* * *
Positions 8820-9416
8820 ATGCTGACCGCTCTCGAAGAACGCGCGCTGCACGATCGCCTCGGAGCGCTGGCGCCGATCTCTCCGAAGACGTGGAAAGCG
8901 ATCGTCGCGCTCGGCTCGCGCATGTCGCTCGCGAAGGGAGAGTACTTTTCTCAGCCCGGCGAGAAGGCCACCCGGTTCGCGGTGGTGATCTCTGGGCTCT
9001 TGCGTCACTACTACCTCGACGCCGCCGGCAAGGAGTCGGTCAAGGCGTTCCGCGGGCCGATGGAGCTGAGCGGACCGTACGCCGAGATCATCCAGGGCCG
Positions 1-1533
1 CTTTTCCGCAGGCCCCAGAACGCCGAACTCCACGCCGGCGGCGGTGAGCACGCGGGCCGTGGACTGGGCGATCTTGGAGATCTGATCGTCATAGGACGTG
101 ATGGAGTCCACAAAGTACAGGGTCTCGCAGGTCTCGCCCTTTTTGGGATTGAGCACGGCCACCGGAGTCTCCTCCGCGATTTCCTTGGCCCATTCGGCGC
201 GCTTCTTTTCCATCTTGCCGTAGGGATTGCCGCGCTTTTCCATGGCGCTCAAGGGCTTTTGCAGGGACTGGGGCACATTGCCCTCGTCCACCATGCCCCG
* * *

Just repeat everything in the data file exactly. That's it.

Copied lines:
Positions 8820-9416
8820 ATGCTGACCGCTCTCGAAGAACGCGCGCTGCACGATCGCCTCGGAGCGCTGGCGCCGATCTCTCCGAAGACGTGGAAAGCG
8901 ATCGTCGCGCTCGGCTCGCGCATGTCGCTCGCGAAGGGAGAGTACTTTTCTCAGCCCGGCGAGAAGGCCACCCGGTTCGCGGTGGTGATCTCTGGGCTCT
9001 TGCGTCACTACTACCTCGACGCCGCCGGCAAGGAGTCGGTCAAGGCGTTCCGCGGGCCGATGGAGCTGAGCGGACCGTACGCCGAGATCATCCAGGGCCG
Positions 1-1533
1 CTTTTCCGCAGGCCCCAGAACGCCGAACTCCACGCCGGCGGCGGTGAGCACGCGGGCCGTGGACTGGGCGATCTTGGAGATCTGATCGTCATAGGACGTG
101 ATGGAGTCCACAAAGTACAGGGTCTCGCAGGTCTCGCCCTTTTTGGGATTGAGCACGGCCACCGGAGTCTCCTCCGCGATTTCCTTGGCCCATTCGGCGC
201 GCTTCTTTTCCATCTTGCCGTAGGGATTGCCGCGCTTTTCCATGGCGCTCAAGGGCTTTTGCAGGGACTGGGGCACATTGCCCTCGTCCACCATGCCCCG